Take our word for it when we say you can’t find an easier person to talk to than Shelly Storm. That is exactly what filming a Legacy Video is--a conversation between friends--and we guarantee you will consider Shelly a friend within seconds.
With her gentle voice, quick smile (one big enough that you can actually hear it if you happen to meet her on a call instead of video during these not-in-person times), and empathetic understanding, Shelly has stood with Inheritance of Hope families as a volunteer, Coordinator, and now Legacy Video Coach, for over ten years. Shelly knows when to listen, and when to ask questions. She knows when to wait and when to speak. She knows what IoH families go through. After serving on a whopping 19 retreats and several online sessions, Shelly also knows this isn’t easy, “Everyone has some hesitancy, and wants direction,” she explains. “So many families think that if they make a video, they are acknowledging that they might be gone. That is just so big and hard to get over, but I want to encourage people that making this is a treasure no matter what--whether you have weeks, months, years, or decades.”
|Shelly, far left, serving a family on an IoH Legacy Retreat®|
Shelly sees legacy videos as a “timestamp” of what you hold true and important, much more than just a snapshot. “It seems old-fashioned to use the term ‘moving pictures,’ but that is a valuable way to frame it since a video allows a loved one to see how someone talks, moves, and the nuance of who they are.”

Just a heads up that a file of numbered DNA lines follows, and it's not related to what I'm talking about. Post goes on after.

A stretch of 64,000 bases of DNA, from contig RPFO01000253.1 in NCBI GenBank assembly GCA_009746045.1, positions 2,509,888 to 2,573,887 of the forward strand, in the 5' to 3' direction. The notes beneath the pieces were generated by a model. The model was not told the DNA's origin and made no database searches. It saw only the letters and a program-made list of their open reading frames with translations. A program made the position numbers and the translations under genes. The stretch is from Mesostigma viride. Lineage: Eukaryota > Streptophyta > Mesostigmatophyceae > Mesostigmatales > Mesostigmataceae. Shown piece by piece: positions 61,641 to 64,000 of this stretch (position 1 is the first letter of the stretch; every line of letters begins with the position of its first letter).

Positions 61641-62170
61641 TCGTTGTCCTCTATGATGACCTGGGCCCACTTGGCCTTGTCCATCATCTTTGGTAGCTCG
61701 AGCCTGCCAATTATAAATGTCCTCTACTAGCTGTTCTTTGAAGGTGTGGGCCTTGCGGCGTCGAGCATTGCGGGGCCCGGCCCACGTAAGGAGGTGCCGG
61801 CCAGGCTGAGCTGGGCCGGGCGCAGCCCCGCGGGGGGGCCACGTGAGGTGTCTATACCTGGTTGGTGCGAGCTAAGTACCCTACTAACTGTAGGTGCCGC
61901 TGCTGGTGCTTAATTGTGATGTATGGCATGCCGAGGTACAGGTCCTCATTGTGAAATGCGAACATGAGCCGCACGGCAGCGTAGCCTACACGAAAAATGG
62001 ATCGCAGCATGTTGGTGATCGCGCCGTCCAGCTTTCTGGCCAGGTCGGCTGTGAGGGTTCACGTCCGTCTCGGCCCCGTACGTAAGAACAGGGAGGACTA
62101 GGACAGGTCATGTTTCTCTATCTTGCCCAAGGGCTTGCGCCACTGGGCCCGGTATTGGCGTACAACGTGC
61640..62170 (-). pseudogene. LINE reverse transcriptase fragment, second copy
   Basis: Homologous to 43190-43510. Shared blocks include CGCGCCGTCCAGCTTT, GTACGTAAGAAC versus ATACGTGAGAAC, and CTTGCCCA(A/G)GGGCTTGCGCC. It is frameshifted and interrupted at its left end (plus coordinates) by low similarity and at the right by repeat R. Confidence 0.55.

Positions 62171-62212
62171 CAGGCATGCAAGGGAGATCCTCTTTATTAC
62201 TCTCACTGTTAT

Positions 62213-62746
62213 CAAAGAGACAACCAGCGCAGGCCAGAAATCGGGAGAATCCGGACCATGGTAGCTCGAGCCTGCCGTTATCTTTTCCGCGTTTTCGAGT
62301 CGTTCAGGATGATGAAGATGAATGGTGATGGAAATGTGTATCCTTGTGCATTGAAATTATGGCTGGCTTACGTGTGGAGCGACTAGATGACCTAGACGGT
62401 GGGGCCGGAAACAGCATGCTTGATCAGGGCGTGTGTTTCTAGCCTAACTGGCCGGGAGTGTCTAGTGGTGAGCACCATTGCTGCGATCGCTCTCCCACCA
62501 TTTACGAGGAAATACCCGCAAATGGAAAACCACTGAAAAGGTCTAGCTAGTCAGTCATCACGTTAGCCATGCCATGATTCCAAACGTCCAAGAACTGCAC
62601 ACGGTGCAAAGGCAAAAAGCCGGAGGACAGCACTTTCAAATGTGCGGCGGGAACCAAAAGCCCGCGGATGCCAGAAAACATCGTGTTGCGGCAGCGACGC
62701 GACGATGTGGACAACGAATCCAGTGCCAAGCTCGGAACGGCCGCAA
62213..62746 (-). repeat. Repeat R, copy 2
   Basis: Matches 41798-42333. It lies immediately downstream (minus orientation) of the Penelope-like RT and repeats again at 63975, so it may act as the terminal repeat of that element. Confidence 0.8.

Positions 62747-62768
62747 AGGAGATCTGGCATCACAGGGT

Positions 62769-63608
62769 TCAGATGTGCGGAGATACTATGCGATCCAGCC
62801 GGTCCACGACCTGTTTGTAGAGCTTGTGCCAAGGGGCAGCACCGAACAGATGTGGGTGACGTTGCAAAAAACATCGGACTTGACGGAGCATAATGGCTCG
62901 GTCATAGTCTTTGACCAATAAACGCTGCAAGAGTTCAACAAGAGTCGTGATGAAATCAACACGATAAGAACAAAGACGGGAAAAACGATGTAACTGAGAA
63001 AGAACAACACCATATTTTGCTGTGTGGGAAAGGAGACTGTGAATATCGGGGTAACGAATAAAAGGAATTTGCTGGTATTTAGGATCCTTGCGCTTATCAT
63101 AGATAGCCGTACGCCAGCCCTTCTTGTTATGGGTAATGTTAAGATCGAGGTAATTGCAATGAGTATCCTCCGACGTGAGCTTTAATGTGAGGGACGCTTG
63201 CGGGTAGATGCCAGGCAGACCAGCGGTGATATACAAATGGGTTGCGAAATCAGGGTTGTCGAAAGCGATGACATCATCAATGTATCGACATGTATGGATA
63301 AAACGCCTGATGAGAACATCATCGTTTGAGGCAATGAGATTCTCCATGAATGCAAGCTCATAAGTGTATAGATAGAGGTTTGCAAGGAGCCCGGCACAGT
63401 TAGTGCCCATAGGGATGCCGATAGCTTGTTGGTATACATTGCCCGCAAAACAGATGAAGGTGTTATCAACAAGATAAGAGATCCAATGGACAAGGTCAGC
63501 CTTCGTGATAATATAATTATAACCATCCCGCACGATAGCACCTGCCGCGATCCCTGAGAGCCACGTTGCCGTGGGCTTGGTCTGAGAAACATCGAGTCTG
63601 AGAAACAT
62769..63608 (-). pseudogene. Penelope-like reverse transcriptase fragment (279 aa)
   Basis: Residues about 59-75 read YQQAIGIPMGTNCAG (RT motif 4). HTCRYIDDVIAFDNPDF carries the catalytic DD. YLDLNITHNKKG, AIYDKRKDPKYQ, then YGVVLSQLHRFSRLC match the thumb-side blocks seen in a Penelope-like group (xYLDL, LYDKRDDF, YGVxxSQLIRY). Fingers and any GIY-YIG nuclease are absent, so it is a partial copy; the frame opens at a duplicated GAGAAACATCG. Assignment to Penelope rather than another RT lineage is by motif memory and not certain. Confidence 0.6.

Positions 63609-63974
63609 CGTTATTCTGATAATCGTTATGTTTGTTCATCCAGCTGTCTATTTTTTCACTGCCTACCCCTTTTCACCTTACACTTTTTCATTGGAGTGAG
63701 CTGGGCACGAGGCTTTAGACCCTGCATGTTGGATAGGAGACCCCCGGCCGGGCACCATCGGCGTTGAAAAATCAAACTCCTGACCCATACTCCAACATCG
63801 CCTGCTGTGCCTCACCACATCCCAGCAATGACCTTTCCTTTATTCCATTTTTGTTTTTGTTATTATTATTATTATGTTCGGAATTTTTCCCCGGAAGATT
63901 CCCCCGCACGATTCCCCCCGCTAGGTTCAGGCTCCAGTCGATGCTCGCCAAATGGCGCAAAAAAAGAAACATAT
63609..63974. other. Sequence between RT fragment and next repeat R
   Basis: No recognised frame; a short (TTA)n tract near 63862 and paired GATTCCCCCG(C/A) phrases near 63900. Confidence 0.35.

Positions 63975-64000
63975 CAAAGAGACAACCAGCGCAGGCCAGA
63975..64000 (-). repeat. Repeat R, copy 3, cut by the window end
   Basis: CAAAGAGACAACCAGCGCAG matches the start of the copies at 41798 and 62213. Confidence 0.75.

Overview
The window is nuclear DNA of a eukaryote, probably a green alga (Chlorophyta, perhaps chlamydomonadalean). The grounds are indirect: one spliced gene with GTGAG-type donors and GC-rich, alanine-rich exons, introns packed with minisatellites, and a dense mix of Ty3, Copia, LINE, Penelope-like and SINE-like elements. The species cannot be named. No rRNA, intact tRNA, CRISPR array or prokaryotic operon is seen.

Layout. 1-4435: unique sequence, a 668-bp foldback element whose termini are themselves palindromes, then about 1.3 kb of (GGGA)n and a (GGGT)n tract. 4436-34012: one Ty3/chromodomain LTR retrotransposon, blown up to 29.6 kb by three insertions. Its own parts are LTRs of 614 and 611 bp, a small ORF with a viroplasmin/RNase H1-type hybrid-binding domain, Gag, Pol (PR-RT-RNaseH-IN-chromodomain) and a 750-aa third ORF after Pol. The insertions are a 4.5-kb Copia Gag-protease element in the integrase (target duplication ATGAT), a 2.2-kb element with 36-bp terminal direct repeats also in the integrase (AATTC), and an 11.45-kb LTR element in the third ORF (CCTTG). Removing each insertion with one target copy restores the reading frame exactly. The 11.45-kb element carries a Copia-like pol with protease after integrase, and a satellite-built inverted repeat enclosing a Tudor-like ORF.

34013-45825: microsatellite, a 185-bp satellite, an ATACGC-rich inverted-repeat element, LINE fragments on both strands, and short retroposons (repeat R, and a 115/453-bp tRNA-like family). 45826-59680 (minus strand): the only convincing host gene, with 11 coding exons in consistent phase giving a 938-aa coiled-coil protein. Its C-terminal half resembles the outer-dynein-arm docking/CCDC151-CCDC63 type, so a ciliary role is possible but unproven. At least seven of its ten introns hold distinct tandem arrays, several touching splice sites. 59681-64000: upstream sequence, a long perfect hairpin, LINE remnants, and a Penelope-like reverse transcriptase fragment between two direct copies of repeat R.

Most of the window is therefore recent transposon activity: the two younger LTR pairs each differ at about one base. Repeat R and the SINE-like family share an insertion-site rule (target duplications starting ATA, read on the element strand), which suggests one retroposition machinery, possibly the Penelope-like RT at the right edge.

Because of her long history with IoH, Shelly has a unique perspective of how the pandemic has reshaped our services. “I see such silver linings,” she says, “It is neat that we are able to record videos when families are comfortable, at home, and we can do it again if they want. It used to feel like we had one shot when families were on retreats, but now it is easy and an ongoing offer.”
There is no right way or wrong way to record a Legacy Video, and Shelly wants families to know the important thing is to show intention and be yourself, “That is what anyone watching any video wants to see.”
Shelly means it when she says she is grateful to be part of IoH--you can hear the love in her voice and feel the truth in her claim that, “It is a privilege to get to manage the details that create this treasure for a family.”
In addition to her roles at IoH, Shelly is a nurse at Mayo Clinic in Rochester, Minnesota, working in a pediatric subspecialty clinic. Mom to two grown children, Shelly knows exactly what kind of legacy she wants to leave herself, “Kindness lasts. I hope I spread kindness and I hope it outlasts me.” Any family who has met Shelly knows she has accomplished her goal and then some.